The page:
Bronx principal bans teachers desks from Spuyten Duyvil School, citing 21st century.

One Principal’s Plan to Fix Education: Ban Teachers’ Desks!

One Principal’s Plan to Fix Education: Ban Teachers’ Desks!

Schooled
With Columbia Journalism School’s Teacher Project.
Oct. 20 2015 12:41 PM

One Principal’s Plan to Fix Education: Ban Teachers’ Desks!

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A principal in the Bronx removed teacher desks "to faciliate better instruction."

Rashevskyi Viacheslav/Shutterstock

What’s wrong with education today? Is it the unions, or teacher tenure? Or maybe it’s persistent inequality and the rich-poor achievement gap. Could the problem be overtesting? Or perhaps it’s the corporatization of schools.

One principal in the Bronx has offered a fascinating new entry into the annals of this long-raging debate: It’s the desks! 

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Last week, Donna Connelly, the principal of PS 24 Spuyten Duyvil School in Riverdale, decided to banish all teacher desks from her school, to prevent teachers from sitting during class. According to a New York Post report, the only explanation she tenured was “It’s the 21st century—you don’t need desks.”

Connelly also set her sights on teachers’ filing cabinets and ordered those removed as well, right in the middle of the school day. From the Post:

“Figure it out,” she snapped when staffers asked where to store their supplies, a source said.
As to where teachers should grade papers, Connelly answered, “Use the lunch room,” sources said.
Teachers had to remove student paperwork and items such as devices to help kids with asthma.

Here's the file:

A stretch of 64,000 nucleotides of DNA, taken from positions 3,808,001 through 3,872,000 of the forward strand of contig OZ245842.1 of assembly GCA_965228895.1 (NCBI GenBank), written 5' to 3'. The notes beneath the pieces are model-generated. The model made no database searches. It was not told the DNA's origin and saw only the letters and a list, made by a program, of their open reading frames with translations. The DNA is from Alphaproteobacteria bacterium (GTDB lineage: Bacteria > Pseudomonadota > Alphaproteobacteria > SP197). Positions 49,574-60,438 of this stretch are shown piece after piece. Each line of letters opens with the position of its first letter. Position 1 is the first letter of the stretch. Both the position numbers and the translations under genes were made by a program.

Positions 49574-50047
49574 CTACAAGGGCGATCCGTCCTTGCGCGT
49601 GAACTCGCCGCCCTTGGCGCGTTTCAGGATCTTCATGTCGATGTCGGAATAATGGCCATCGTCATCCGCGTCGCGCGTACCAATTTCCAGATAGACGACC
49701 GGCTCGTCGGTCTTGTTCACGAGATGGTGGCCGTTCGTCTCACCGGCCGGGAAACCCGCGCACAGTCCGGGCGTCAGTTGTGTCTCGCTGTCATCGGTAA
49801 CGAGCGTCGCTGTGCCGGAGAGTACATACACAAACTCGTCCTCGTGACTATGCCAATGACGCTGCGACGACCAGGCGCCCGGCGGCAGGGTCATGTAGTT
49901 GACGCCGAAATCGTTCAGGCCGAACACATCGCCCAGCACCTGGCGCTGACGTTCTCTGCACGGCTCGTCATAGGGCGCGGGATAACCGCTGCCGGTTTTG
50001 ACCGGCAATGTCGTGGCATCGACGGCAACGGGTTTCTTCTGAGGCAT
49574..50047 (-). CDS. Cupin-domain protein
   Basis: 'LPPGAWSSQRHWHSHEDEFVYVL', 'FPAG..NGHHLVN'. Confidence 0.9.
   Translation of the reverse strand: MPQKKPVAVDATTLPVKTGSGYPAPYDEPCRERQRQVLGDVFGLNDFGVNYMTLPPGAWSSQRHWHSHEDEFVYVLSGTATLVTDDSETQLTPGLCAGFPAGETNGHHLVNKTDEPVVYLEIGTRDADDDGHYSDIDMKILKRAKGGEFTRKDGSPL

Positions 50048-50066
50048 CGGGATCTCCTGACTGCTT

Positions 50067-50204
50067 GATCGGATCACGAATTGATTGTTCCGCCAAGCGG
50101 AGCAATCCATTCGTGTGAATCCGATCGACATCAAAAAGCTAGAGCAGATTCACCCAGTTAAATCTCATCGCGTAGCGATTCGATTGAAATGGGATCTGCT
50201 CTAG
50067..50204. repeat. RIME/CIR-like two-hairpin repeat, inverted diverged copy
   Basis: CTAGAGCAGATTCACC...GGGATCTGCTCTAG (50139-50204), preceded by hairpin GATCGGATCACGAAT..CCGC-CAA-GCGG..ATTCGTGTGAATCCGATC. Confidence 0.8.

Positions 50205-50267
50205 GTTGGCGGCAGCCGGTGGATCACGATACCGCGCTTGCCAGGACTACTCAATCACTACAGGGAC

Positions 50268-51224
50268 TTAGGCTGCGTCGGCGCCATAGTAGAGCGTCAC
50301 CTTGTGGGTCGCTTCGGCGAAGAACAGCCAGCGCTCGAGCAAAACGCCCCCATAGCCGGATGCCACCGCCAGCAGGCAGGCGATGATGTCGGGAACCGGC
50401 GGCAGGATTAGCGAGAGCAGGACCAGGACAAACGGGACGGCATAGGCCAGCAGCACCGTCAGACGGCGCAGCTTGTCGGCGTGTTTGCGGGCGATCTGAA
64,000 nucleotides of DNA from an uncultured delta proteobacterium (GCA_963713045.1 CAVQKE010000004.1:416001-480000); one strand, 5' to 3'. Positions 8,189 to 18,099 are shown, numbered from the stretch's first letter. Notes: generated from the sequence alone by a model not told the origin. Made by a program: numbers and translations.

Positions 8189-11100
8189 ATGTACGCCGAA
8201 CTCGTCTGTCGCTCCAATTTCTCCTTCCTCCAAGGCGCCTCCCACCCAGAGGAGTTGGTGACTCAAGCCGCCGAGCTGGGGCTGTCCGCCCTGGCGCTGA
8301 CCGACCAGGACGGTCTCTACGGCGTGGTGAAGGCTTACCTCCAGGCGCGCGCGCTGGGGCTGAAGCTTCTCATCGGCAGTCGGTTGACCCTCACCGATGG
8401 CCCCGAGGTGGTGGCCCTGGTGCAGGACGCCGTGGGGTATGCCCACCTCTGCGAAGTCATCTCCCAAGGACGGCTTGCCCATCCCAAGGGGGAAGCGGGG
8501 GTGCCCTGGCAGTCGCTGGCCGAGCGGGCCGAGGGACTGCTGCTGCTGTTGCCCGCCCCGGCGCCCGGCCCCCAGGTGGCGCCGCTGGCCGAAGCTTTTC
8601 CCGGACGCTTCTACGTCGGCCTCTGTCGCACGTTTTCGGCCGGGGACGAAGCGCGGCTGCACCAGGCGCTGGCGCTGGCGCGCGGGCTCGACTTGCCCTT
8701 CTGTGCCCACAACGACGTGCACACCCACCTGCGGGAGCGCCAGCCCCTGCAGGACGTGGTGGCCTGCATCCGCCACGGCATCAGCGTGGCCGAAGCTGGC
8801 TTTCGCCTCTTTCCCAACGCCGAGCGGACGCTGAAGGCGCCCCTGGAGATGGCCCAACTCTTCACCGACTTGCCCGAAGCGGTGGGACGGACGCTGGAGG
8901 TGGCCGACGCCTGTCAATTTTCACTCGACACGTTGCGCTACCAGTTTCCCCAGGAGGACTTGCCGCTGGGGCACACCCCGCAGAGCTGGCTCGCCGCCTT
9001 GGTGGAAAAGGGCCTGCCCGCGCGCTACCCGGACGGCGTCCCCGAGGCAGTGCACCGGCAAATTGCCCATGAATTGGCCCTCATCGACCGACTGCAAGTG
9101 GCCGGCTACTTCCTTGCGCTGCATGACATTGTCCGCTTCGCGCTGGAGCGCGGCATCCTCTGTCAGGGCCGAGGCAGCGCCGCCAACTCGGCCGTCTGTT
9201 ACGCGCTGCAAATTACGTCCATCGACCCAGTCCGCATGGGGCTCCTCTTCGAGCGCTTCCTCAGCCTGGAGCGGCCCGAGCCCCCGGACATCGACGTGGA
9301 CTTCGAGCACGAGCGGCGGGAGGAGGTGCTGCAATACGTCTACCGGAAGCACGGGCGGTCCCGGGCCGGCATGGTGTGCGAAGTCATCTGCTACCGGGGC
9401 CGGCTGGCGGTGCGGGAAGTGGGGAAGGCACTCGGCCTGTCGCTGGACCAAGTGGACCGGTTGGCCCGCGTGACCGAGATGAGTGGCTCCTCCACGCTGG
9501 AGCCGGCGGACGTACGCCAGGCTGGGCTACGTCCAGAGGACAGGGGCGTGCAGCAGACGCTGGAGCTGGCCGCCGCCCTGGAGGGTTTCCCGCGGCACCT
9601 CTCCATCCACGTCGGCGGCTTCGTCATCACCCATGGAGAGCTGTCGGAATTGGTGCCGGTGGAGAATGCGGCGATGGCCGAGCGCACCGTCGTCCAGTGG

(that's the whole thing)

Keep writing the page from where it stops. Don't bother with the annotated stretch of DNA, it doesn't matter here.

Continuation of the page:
Students watched as teachers piled their belongings onto radiators and custodians hauled the exiled furniture to the blacktop of a school across the street.

Riverdale is, of course, the most affluent neighborhood in the Bronx, home of the tony (albeit sex scandal–plagued) Horace Mann School, where tuition is $45,000 a year. A mile and a half away, the Spuyten Duyvil School has a diverse K–5 student body: 46 percent white, 38 percent Hispanic, 7 percent black, and 7 percent Asian, with roughly a quarter qualifying for free and reduced lunch. Test scores at the school are well above the city average, if still by no means spectacular, with 51 percent of students meeting state standards on English and 55 percent on math exams, compared with a city average of 30 percent and 39 percent.

Perhaps Connelly removed the desks in an effort to boost those numbers even more (or, as a New York City Department of Education official put it, “to facilitate better instruction”). But after the Post’s damning piece on the furniture liquidation, Connelly relented on Monday, sending out an email to her staff announcing the imminent return of desks to classrooms. Now she can turn her attention to cracking down on another scourge facing schools today: faculty-lounge vending machines.